From the Desk of Dr. Moody

To cement or not to cement, that’s the question
May 14, 2016

I am asked many times what is the best, cement or screw retained restorations? My answer ,without a doubt, is screw retained. The literature on excess/residual cement is clear and the evil of this is the dreaded inflammatory process known as peri-implantitis. When discussing this it is important to remember that the natural angulations of the bone in the esthetic zone will most likely dictate the use of cement restorations. I have found that when the screw access would come out at the incisal edge or facial it is better to cement for long term esthetics survival due to strength of material. All is not lost having to cement restorations, with todays technology and the ability to create hybrid abutments (CAD/CAM zirconia luted to a titanium base) we can now move the finish line closer to the gingival margin so that cement removal is easy and complete. With the hybrid abutment we can also allow for stump shading and more natural emergence profiles than ever possible with a stock abutment. In the posterior the use of screw retained restorations are much easier due to the position of the bone and implant as it relates to the final restoration.

— Dr. Justin Moody, DDS


How to Talk to Our Patients About Dental Implants
April 18, 2016

I had the great fortune of learning this from my dear friend JoAn Majors many years ago. We always make this conversation too technical or too hard, simplify the process. The dental implant is simply a “man made root”, it replaces the root of the tooth or teeth that need to be or have been extracted. Being made of titanium this man made root does not experience many of the problems that real teeth have such as aches, pains, decay and root canals. Be extra careful to not imply that this is a permanent or forever fix as nothing in life is forever. I like to tell my patients that this treatment is like a marriage, I will do my very best while you need to do all the things I ask of you both in the healing phase but for re-care as well. Remember that we only have one chance to educate our patients, if we don’t and they ask us about it than everything from that point on is an excuse!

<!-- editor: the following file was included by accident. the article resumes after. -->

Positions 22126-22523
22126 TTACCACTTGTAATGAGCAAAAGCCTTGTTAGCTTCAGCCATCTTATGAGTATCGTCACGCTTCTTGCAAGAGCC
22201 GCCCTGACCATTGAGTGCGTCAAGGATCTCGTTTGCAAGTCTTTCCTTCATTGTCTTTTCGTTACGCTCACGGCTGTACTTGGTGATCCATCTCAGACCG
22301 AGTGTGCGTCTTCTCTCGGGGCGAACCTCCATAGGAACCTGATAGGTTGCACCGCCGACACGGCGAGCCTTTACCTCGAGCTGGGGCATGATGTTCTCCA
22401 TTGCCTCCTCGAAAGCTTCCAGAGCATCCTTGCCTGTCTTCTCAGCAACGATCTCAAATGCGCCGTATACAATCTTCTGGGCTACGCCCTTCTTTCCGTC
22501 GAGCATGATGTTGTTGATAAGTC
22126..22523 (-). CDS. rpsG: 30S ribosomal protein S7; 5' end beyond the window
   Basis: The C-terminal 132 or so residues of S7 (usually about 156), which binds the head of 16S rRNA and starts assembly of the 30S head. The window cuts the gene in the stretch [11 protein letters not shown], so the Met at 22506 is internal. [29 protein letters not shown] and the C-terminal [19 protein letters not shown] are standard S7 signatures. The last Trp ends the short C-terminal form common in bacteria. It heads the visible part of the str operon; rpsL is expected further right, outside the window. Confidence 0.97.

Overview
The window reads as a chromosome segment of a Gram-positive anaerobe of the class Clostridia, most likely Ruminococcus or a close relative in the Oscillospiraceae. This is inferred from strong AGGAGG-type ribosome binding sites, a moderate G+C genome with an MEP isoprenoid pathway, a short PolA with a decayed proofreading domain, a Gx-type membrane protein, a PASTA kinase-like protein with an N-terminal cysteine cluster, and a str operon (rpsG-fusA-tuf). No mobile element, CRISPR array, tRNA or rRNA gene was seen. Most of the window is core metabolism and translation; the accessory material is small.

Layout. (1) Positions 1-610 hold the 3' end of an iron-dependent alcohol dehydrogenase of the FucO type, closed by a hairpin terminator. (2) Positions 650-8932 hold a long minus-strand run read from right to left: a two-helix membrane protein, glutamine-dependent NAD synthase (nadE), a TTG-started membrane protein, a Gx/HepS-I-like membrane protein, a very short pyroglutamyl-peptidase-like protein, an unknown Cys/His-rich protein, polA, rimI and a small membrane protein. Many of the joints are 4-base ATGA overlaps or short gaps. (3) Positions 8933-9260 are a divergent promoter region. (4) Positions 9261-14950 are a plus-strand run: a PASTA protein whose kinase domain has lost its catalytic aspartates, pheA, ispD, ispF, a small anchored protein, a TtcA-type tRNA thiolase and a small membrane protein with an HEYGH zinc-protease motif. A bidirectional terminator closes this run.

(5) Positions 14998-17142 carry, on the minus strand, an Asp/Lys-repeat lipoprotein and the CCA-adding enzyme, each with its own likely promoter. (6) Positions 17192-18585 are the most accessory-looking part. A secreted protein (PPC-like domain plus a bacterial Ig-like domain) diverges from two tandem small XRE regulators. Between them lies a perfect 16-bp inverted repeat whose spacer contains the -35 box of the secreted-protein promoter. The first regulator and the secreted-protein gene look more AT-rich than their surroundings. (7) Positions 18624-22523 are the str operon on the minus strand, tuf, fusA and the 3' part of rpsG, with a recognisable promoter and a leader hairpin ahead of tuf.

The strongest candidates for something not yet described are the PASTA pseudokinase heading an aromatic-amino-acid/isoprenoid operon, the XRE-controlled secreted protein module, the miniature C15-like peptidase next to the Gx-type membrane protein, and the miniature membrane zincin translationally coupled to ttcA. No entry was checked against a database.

— Dr. Justin Moody, DDS


Solutions for the Lower Denture
April 12, 2016

We know that no other dental procedure has more patient issues and complaints than the lower mandibular denture. The placement of as little as 2 dental implants may allow the patient to not have to use dental adhesives and increase the quality of life for them.  Be clear that most removable dental prosthesis which employ implants fall under the category of implant retained. Implant retained by definition is a removable appliance that is tissue borne but held in place with dental implants through the use of attachments. In contract to the implant supported prosthesis where the appliance is held in place with the implants and the downward forces are transmitted to the implants alone and not to the tissue. Be sure that you explain this to the patient so that they are informed of what they are getting for a final prosthesis. This conversation often leads to the placement of more implants, remember you can’t do these procedures if you don’t talk to them about it.

— Dr. Justin Moody, DDS


Talking About Bone Loss – Standard of Care
April 4, 2016

It is our moral and ethical duty to inform our patients of the potential for bone loss following extraction of a tooth or teeth. Will everyone listen? NO, but at least we educated them on what will happen and in the end it is up to them to act. Knowing that bone loss is 10X greater the first year after extraction than all the subsequent years makes this conversation necessary.

Failure to inform our patients may cause medico-legal issues in the future as well as cost the patient significant time and money to try and rebuild these sites. Not only in grafting the right thing to do but it is a profit center for the practice that can add significant profit to the bottom line. The grafting of extraction sites at the time of extraction on average adds 5-10 minutes to the procedure while increasing the doctors per hour production. Grafting should be coded and billed per site not per the amount of material used however some full arch cases we may open a larger amount of graft material and charge a per arch fee. I would ask you to consider a reasonable fee for the grafting knowing that these motivated patients will most likely return for dental implant treatment and ultimately the prosthetics as well.

— Dr. Justin Moody, DDS

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